San Francisco Peaks

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UPDATE, 7/21/16: The Coconino County Sheriff's Office has confirmed a 17-year-old male hiker from the Tempe area was killed Wednesday after being struck by lightning near the summit of Humphreys Peak.  Two other males, ages 17 and 18, were transported to Flagstaff Medical Center. Officials say they likely sustained injuries during the strike, but the surviving hikers were conscious and walking when emergency responders reached them.

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The City of Flagstaff and the Hopi Tribe have reached a settlement in the long-running lawsuit over snowmaking on the San Francisco Peaks. It’ll first have to be approved by the Flagstaff City Council, but Navajo Nation officials say they oppose the agreement. Arizona Public Radio’s Ryan Heinsius reports.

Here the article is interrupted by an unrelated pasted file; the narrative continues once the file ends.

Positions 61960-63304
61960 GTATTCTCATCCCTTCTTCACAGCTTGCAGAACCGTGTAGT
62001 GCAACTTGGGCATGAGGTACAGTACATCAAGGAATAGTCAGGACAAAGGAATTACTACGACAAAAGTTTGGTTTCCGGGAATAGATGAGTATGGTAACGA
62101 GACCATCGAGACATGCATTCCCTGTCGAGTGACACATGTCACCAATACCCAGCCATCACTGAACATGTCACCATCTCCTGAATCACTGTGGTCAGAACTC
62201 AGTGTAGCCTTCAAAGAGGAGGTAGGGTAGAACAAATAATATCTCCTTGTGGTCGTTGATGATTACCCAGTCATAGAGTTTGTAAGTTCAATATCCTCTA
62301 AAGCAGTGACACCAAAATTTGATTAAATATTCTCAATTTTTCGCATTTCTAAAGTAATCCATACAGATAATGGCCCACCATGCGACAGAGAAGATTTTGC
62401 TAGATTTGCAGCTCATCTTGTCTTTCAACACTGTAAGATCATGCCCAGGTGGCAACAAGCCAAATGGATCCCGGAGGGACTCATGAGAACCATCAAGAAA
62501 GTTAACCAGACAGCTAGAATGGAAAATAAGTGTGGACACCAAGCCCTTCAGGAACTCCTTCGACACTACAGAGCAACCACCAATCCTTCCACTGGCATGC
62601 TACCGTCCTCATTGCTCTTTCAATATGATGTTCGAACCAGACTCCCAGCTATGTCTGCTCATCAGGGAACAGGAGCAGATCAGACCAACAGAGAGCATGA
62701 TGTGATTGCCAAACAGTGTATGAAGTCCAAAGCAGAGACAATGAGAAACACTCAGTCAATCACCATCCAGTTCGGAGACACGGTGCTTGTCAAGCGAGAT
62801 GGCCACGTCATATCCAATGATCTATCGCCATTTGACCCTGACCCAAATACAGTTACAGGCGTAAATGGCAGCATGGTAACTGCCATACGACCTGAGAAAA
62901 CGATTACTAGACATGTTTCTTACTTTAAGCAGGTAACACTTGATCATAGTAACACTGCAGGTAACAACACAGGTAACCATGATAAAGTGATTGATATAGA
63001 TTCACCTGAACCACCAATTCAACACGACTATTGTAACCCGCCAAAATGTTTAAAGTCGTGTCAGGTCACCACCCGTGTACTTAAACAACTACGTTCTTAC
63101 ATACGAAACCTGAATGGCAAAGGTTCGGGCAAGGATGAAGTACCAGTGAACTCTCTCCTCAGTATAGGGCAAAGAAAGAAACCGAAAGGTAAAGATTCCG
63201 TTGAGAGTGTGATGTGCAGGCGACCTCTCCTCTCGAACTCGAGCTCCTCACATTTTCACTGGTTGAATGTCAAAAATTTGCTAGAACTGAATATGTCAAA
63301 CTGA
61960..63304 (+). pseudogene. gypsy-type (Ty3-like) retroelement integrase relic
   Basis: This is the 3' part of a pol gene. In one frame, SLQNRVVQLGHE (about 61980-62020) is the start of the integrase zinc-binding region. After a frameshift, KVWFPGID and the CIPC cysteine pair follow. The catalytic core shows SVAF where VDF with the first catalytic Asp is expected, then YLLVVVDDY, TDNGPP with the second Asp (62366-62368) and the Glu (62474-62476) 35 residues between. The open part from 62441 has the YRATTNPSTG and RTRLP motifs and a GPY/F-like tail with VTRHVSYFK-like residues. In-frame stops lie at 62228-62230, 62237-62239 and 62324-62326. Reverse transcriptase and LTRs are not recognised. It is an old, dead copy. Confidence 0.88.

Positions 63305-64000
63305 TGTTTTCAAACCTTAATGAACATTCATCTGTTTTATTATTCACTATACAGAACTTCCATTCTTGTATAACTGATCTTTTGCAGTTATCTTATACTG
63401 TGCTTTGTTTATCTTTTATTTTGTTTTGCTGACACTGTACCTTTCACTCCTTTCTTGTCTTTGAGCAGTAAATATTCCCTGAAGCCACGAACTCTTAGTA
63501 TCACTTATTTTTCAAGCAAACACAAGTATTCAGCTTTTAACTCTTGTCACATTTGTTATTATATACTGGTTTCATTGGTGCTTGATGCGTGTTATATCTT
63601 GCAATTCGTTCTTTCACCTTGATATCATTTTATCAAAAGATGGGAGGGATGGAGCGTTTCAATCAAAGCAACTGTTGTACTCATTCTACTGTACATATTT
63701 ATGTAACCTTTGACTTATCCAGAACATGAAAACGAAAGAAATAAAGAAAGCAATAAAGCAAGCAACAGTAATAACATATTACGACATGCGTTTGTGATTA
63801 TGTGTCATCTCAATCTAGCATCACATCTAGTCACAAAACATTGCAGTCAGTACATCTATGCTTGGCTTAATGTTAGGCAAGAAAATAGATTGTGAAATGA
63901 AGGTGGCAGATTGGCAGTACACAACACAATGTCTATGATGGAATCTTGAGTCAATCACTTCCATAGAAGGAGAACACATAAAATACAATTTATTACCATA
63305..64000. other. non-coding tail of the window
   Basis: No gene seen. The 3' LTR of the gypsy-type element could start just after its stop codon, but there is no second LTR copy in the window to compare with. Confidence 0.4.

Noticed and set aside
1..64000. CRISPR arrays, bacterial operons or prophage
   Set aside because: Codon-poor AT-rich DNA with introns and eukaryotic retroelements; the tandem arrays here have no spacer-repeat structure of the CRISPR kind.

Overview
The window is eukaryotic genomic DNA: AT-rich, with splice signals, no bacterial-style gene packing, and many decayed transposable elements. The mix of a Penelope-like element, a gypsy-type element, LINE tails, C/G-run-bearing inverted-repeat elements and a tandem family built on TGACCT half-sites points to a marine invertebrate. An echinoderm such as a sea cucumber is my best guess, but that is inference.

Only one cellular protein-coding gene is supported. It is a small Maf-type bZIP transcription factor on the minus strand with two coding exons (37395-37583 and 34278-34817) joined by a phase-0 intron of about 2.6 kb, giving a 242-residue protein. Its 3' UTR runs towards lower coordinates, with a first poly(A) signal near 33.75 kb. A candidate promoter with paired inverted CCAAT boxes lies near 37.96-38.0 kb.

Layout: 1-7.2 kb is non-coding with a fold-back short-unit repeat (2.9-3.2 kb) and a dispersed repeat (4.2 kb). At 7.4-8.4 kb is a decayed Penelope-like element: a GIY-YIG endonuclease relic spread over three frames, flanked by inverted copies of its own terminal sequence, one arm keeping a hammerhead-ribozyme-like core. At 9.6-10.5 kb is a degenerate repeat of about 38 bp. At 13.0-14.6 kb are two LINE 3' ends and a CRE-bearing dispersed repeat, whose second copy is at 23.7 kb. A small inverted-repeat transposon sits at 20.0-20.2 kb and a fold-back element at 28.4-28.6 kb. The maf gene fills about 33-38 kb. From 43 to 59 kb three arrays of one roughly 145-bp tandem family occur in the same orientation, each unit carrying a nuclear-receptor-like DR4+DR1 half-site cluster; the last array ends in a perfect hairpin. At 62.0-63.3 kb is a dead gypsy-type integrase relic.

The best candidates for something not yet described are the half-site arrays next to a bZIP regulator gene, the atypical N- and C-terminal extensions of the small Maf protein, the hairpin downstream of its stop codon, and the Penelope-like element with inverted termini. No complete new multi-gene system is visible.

summitpost.org

The San Francisco Peaks received several feet of snow this week as three winter storms moved through the region. That has local officials concerned about avalanche danger in the backcountry. Arizona Public Radio’s Ryan Heinsius reports.


Cindy Carpien/NPR

Chilly winters and sunny skies make Flagstaff an ideal place for passive solar construction. A house with the right orientation and south-facing windows can collect free energy from the sun—no solar panels required. But one thing stands in the way of Flagstaff becoming a model for passive solar home design: the beauty of a mountain.

Anne Minard / KNAU

The San Francisco Peaks appear to be as parched as the surrounding high desert landscape.

It may surprise some people that there are springs hidden in the forests throughout the small mountain range.

And in theory, there’s plenty of water for the animals that make a home in the Peaks, and perhaps even for the people who visit.

The biggest of these, Leroux Spring, has appeared bone dry for almost a century because its water has been diverted for other uses.

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